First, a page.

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How to Stage a Reunion Tour (The Libertines Version)

by Katie Camosy on April 2, 2010 · 3 comments

Photo by Alice Wagstaffe

Two nights ago, the reunited Libertines held a press conference at North London pub The Boogaloo to two upcoming reunion shows at this summer’s Reading and Leeds festivals. and took questions from the press. The result was very different from what anyone expected.

The Libertines breakup was a drug-related mess, and when rumors started flying that the full band would be playing together for the first time since 2004, longtime fans were either suspicious of their motives or downright pissed off; they don’t want their fond memories of The Libertines tainted. And after Julian Casablancas made the mistake of admitting that The Strokes’ were only playing their upcoming summer gigs because they’d been offered too much money to turn them down, the band’s fans would not be an easy crowd to win back.

So when the fateful question was asked – are The Libertines back for good or just for this £1.2 million pair of shows? – Wednesday night, when the press conference was at its tensest, Carl put the mic into Peter’s hand and then pushed it up to his mouth.

Doherty explained that things had gotten messed up in the past, but “looking back on it, we actually did produce things we’re all so proud of, and we just want to get back to that. I’m dying just to play some of them songs with the boys, get some new things done.”

It was about as cliched an answer as he could have given, but what happened next made it seem sincere. Freelance journalist Alice Wagstaffe was there covering the event for Artrocker.

Shortly after the press call, they played a few old songs. The weird atmosphere in the room suddenly disbanded. Whereas before everyone had been politely stood at the back of the room, keeping their distance, everyone now surged forward and stood on chairs. Suddenly it wasn’t a boring press call, it was a Libertines gig, and it was like they’d never been away.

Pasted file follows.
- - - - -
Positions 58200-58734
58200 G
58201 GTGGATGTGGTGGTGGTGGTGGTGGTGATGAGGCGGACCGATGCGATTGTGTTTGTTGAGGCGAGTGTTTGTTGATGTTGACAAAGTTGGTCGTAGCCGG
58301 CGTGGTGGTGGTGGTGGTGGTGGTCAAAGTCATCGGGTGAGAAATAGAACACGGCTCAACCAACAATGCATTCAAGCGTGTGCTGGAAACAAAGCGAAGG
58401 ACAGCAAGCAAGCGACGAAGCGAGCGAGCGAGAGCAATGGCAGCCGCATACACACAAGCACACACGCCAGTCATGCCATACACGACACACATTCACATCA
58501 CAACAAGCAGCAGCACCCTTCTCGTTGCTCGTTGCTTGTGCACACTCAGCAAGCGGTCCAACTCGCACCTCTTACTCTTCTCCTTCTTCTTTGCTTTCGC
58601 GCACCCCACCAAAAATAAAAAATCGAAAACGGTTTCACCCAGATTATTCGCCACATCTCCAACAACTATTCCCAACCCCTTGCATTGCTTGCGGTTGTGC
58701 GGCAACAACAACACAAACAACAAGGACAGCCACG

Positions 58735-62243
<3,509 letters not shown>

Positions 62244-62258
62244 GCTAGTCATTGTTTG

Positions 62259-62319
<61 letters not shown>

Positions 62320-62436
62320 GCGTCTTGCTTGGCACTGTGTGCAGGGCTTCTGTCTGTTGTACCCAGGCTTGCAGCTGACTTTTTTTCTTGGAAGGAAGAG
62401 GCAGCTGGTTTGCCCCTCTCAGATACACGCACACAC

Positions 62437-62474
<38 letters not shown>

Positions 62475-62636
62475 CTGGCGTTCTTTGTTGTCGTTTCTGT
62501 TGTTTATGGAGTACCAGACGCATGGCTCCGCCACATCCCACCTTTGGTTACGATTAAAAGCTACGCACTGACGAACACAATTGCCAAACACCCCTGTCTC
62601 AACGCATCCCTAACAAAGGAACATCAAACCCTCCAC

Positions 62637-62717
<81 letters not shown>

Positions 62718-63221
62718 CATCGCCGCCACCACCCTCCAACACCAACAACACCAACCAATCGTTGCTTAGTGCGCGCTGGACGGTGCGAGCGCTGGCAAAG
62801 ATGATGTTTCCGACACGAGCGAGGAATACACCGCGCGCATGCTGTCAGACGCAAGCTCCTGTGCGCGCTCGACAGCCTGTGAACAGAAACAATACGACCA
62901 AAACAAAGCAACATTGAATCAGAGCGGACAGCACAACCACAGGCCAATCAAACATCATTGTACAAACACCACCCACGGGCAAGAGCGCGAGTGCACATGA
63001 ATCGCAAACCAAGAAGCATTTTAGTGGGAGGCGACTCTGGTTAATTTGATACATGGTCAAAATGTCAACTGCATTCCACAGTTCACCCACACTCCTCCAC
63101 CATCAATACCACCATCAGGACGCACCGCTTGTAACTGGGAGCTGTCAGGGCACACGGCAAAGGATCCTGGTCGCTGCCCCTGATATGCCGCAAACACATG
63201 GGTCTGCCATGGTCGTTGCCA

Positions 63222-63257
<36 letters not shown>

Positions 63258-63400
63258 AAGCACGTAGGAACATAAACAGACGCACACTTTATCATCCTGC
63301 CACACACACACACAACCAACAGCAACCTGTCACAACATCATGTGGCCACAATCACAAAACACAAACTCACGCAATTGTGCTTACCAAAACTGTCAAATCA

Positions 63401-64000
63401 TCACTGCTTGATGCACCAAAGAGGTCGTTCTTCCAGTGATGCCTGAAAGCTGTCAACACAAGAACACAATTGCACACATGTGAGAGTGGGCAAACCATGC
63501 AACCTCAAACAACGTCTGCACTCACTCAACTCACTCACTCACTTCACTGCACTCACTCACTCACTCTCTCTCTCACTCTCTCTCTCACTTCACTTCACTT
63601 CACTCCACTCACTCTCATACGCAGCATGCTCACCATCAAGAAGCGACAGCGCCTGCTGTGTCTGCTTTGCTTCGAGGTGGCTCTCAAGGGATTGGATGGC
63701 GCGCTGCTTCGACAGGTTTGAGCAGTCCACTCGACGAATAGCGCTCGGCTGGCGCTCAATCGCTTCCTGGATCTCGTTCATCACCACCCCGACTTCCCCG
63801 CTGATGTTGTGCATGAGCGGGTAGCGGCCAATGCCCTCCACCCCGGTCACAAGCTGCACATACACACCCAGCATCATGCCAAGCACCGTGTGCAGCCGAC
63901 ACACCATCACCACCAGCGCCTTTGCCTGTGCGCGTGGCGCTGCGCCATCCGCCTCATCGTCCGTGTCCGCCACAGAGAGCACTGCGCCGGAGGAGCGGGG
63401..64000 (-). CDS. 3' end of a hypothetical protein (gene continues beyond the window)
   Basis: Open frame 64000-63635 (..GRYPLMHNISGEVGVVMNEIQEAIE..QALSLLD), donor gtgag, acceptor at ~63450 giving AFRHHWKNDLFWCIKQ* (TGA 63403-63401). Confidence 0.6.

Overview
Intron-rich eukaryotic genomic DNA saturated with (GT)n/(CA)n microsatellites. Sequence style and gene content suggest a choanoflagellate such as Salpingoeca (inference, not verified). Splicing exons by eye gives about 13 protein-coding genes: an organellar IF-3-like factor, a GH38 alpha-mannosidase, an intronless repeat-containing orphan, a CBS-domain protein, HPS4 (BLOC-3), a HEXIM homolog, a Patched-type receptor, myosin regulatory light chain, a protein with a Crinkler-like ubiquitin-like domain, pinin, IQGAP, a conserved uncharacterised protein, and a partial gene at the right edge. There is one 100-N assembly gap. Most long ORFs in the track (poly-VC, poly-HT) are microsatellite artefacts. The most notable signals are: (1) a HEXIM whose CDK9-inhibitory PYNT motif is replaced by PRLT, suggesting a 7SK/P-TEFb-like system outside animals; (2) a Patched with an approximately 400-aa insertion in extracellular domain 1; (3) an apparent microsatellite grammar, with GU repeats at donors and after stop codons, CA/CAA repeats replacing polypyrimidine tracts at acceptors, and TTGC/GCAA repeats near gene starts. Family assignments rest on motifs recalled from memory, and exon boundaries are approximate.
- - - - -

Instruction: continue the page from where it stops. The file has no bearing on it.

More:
After videos of the performance starting appearing online and moving across Facebook and message boards, fan reaction was immediate and surprisingly positive. The evident affection between Pete and Carl seemed to warm fans up to the notion of a reunion. The BBC and Sky News ran clips of it all night long, reaching newer fans as well as those people who were under the impression that Pete was only famous for having once dated a supermodel. Today NME – an early champion of The Libertines who selected Up the Bracket as the 15th best album of all time – is brimming with Libs content yet again.

Whatever happens in front of the huge crowds at Reading and Leeds this summer, the Libertines at least got this right. Of course the Libertines want that million plus paycheck. But the sight of two old friends playing together in a small pub is what got through to people, and apparently, a hell of a lot can be forgiven for such a thing.

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